And, truthfully, Eno succeeds at creating his first piece of truly Ambient Music. "Discreet Music" almost works best at low volumes, where it is only a part of the listener's complete aural experience. Still, when played at a higher volume, where it becomes invasive in the listener's consciousness, it becomes a hypnotic experience, the mind following one melodic path only to be gently interrupted and prodded in another direction as harmonies are gradually introduced, shifted and reiterated.
The other pieces on Discreet Music are variations on Pachelbel's Canon in D Major, but also treated with interesting premises for examining this distinctly dramatic and romantic music. Small sections of the score are used as starting points and, in a minimalist fashion, used to create overlays that enhance the simple phrases in ways not previously imagined. On "Fullness of Wind," for example, each player decreases his/her tempo gradually; the speed determined by the pitch of the instrumentthe lower the register of the instrument, the more gradual the decrease. Similar to Terry Riley's groundbreaking In C , what becomes evident as the players slow down their parts is how, remarkably, new and gorgeous harmonies emerge. With stronger melodies and more striking dynamics, the three Pachelbel treatments are inherently more intrusive than "Discreet Music," but no less compelling.
Ambient 1: Music for Airports
Virgin/Astralwerks 7243 8 66495 2 2
1978; Reissued 2004
No single suite of music defines Eno's concept of Ambient Music as well as the first of his four Ambient Series recordings, Ambient 1: Music for Airports. An alternative to the background Muzak played at shopping malls, airports, etc., where little consideration is given to the actual environment in which this musical wallpaper is played and, consequently, the emotional impact it has on its listeners, Eno's concept is to create pieces with specific feelings, specific ambiences in mind. Rather than being used to blanket or cover the extant sounds of the environment, Eno's concept is, instead, to find musical ways to enhance them. Again, the concept is to make music that can operate at a variety of levels or, as Eno puts it, "it must be as ignorable as it is interesting."
The four pieces on Ambient 1: Music for Airports , while sharing a similar concept, distinguish themselves as four distinct pieces of music. "1/1" is based around the simple loop of an acoustic piano phrase played by Robert Wyatt, ex-Soft Machine drummer and multi-instrumentalist. Eno augments the phrase with gentle washes of synthesizer pads as the piano phrase is looped and repeated with varying pauses between phrases creating a sense of unbalance that could be disturbing but, instead, develops a gentle and pleasing undulation. While the repeated phrase becomes completely familiar its subtle unpredictability retains a level of interest that makes it succeed as a piece of music that can work at all levels of consciousness.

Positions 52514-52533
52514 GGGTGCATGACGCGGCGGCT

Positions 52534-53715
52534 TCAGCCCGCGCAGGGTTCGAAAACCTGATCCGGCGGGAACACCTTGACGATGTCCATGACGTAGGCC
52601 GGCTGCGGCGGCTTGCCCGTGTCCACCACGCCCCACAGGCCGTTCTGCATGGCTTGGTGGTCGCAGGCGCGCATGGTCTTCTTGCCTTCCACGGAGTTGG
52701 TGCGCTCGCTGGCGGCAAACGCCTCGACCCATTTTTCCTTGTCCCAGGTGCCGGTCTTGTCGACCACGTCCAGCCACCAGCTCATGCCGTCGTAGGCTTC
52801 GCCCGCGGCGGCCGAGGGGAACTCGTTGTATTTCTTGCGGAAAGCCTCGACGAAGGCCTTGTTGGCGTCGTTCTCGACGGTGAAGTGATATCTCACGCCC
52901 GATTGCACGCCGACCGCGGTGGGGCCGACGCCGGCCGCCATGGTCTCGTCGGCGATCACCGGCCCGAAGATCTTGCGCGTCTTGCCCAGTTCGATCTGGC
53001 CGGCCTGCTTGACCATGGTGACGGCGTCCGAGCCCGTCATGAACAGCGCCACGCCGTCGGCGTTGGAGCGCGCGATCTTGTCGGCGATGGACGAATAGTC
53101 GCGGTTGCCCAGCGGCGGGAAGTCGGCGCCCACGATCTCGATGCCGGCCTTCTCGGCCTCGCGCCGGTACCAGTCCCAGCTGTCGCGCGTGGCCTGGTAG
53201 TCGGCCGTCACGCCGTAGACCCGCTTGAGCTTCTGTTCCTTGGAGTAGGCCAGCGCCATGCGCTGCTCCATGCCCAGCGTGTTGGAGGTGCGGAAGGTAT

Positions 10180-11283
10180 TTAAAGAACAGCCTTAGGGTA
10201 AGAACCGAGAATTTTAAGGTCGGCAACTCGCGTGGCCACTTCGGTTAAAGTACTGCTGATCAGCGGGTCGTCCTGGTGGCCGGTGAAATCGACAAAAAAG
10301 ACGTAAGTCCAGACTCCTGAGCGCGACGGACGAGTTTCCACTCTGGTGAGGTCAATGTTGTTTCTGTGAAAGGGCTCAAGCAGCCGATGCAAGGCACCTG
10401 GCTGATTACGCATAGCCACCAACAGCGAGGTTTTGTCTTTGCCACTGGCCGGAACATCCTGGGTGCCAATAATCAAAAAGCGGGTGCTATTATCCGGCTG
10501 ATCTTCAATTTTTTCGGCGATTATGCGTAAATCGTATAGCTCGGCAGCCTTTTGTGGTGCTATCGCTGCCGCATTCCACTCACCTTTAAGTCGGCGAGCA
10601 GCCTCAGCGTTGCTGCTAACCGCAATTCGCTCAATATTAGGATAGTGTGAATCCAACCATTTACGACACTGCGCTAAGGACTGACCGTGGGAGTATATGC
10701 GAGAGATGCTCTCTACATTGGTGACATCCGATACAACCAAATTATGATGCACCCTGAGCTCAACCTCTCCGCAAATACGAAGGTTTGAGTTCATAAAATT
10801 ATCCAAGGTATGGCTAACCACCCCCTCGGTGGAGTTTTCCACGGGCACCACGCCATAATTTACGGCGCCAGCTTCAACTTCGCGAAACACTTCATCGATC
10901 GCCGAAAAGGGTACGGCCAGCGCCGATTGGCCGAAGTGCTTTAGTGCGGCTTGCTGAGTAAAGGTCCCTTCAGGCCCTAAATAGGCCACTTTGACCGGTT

The other pieces, using voice, piano, brass synthesizer and other gentle effects, succeed equally at defining an environmental atmosphere that subtly and almost insidiously pacifies the listener. Imagine being in an airport where, rather than hearing some irritatingly lacklustre version of some popular tune become almost painfully stuck in one's head, pleasing and soothing soundsdiscernable if one concentrates hard enough but, for the most part, just below the surface of one's consciousnessare constantly in play; melodies that, rather than grabbing the attention, become simply a part of the overall experience.
An interesting testament to the success of Music for Airports is that not only was it used as a backdrop in a number of airports including New York's La Guardia, but that the New York new music ensemble Bang on a Can would ultimately take the album and create an actual score from whence there was none, and re-record the album, thus proving its endurance, not only as a piece of ambient audioscape, but as a captivating piece of music as well.
Harold Budd/Brian Eno
Ambient 2: The Plateaux of Mirror
Virgin/Astralwerks 7243 8 66497 2 0